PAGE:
Our beautiful nation has gone through so many phases as it grows with years. It’s almost as if America is a living breathing teenager trying to find its identity with the wide variety of music genres. From classical, rock, grunge, techno to hip-hop America has seen it all and identified with the ever changing evolution of music.
One of the most noted changes in music history is when The Beatles graced the stage of the Ed Sullivan Show in 1964. These talented Brits started the chain reaction of bringing rock bands to the USA.
These eccentric bands not only brought their fashion, attitude and a piece of the Britain to America but changed the meaning and face of rock n’ roll. Here is a stroll down memory lane of the phenomenal rock gods of Britain’s elite talent.
First and foremost, The Beatles, the band's best-known lineup consisted of John Lennon, Paul McCartney, George Harrison, and Ringo Starr. They gave their first live US television performance on The Ed Sullivan Show, watched by approximately 73 million viewers. The adoring fans continued to support and the rest is history, as to show they are in the Rock Hall of Fame. The most notable (there are many) Beatles songs are as follows, “I Want to Hold Your Hand,” “Let it Be,” “Hey Jude,” and “Come Together.”
Another legendary band is, The Rolling Stones consisted of Brian Jones, Ian Stewart, Mick Jagger, Keith Richards, Bill Wyman and Charlie Watts. The Rolling Stones’ origins date back to the boyhood friendship of Jagger and Richards. In 1965 the Stones discovered their individual sound with the singles “The Last Time” and “(I Can’t Get No) Satisfaction.” “Satisfaction” is one of the most notable rock sing along. Other notable songs are: “Sympathy for the Devil,” “Brown Sugar,” “Wild Horses,” “Bitch,” and “Paint it Black.”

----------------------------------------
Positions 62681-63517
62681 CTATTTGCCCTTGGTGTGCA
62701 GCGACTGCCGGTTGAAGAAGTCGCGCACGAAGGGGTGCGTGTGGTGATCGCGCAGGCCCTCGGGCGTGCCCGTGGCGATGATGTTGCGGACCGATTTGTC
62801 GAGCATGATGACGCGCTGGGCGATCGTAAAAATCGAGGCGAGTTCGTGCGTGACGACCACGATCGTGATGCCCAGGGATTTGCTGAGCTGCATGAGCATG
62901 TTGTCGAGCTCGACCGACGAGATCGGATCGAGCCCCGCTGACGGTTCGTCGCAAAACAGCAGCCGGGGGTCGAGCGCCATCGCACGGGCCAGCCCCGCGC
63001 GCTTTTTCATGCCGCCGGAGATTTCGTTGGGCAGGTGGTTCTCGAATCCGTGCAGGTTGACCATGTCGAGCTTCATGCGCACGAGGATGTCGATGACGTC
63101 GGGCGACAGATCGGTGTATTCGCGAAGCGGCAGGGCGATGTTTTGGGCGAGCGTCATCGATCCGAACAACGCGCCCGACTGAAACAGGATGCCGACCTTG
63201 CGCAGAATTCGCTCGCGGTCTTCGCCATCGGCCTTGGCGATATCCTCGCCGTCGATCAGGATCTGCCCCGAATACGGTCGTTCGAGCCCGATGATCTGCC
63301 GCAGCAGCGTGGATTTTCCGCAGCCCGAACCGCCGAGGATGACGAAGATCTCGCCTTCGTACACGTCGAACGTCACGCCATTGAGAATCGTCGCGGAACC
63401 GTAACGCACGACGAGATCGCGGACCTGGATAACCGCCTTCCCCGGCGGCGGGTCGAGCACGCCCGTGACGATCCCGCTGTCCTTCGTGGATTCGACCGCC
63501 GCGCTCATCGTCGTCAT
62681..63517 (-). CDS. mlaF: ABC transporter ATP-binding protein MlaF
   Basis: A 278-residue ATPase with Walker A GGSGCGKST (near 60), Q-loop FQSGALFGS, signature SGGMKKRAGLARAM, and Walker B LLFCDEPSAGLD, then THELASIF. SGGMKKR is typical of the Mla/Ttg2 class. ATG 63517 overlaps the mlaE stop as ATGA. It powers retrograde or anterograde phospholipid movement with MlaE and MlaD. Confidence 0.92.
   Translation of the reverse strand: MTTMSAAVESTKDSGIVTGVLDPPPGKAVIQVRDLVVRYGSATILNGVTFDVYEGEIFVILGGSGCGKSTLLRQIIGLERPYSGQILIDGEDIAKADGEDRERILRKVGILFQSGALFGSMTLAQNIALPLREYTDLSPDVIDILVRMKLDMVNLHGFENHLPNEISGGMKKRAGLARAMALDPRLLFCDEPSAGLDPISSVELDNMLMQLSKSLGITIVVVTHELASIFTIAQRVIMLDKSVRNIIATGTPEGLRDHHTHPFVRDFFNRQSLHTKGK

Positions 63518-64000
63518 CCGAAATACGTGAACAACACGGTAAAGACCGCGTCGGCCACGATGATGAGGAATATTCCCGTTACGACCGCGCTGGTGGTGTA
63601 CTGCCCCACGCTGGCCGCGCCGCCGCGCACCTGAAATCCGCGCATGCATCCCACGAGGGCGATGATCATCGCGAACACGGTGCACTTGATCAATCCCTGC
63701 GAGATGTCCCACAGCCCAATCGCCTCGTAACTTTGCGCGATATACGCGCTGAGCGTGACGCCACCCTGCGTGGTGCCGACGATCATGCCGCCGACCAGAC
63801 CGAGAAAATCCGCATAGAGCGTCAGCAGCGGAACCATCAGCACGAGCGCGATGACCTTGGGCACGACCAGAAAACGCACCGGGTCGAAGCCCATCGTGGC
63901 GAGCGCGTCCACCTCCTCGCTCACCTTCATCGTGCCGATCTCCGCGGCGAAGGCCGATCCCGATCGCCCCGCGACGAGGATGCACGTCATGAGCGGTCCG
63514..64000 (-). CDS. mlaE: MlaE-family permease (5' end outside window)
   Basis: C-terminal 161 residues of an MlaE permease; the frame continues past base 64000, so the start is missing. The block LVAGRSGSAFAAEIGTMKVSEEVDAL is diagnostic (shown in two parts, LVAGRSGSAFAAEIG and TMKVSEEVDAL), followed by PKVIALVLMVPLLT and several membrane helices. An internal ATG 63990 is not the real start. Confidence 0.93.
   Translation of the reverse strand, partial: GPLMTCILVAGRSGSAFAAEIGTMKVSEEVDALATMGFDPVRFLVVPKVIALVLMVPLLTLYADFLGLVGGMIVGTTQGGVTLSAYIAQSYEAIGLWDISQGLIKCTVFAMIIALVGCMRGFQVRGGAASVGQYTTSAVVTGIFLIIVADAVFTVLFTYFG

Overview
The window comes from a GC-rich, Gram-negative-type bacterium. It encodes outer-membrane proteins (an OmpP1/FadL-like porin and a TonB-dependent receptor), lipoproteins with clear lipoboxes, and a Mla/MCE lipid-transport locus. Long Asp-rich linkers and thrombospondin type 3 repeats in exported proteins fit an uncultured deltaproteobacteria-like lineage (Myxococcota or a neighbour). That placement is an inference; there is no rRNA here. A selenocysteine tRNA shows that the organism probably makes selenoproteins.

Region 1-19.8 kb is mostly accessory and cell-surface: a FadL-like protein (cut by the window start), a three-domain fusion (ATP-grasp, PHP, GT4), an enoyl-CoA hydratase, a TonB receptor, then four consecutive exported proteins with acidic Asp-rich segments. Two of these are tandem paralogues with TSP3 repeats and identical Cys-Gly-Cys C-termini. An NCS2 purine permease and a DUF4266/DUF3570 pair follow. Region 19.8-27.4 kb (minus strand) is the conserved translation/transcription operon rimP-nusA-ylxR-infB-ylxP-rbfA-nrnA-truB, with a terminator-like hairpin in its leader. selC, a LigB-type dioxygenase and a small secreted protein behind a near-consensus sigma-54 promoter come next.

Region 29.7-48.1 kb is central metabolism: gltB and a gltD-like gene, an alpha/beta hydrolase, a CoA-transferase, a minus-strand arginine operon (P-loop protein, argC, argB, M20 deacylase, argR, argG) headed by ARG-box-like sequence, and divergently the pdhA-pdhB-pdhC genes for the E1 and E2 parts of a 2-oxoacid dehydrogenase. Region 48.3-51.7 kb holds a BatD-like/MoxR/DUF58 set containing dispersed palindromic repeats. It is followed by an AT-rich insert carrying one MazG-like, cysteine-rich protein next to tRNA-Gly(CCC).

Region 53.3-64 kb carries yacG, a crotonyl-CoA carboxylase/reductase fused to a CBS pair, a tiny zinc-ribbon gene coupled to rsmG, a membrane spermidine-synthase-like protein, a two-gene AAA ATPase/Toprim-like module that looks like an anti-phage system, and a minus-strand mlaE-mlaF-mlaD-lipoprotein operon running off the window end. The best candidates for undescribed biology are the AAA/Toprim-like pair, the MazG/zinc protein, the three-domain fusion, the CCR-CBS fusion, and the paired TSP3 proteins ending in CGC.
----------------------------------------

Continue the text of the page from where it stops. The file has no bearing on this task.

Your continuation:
Oh the infamous Led Zeppelin, formed as the New Yardbirds in 1968, the band consisted of Jimmy Page, Robert Plant, John Paul Jones, and John Bonham. They are widely considered to be one of the most successful, innovative and influential rock groups in history. Led Zeppelin changed their name after signing with Atlantic records and was able to explore their artistic liberty. Their music is a wide variety as they are able to incorporate heavy, guitar-driven blues-rock, metal, hard rock and folk music. The most popular songs are: “Stairway to Heaven,” “Kashmir,” “Black Dog,” and “When the Levee Breaks.”
Black Sabbath, the name says it all. The original line up was Ozzy Osbourne, Tony Iommi, Geezer Butler, and Bill Ward. In 1968 Black Sabbath established themselves as a heavy blues-rock band named Earth and renamed in 1969. The band began writing horror inspired lyrics with tuned-down guitar. Black Sabbath also composed songs dealing with social instability, political corruption, and the dangers of drug abuse and apocalyptic prophesies of the horrors of war.
RollingStones.com, said that Black Sabbath “changed music forever” and referred to them as “The Beatles of heavy metal.” Some popular songs are, “Paranoid”, “War Pigs,” “N.I.B.” “Iron Man,” and “The Wizard.”
Sex Pistols, are known for initiating the punk movement in the United Kingdom and inspiring many later punk and alternative rock musician. This dynamic group consisted of Johnny Rotten, Steve Jones, Paul Cook and Sid Vicious. The Sex Pistols were popular for the defiant band members that were constantly getting in trouble. The notorious Sid Vicious was no stranger to trouble from causing riots during performances to being accused for his girlfriend’s murder. Aside from the drama they made a name of themselves in the airwaves. Their 1977 single "God Save the Queen," which attacked Britain’s' social conformity and deference to the Crown, created pandemonium. Some other songs that they are known for are “Anarchy in the UK,” “Pretty Vacant,” “Did You No Wrong,” and “I Wanna Be Me.”
The British Invasion was a defiant and rebellious phenomenon that changed the face of rock n’ roll and blues in America. It shaped the popular music and these bands were the founding fathers of greatness that creating a scene from which many major American acts of the next decade would emerge.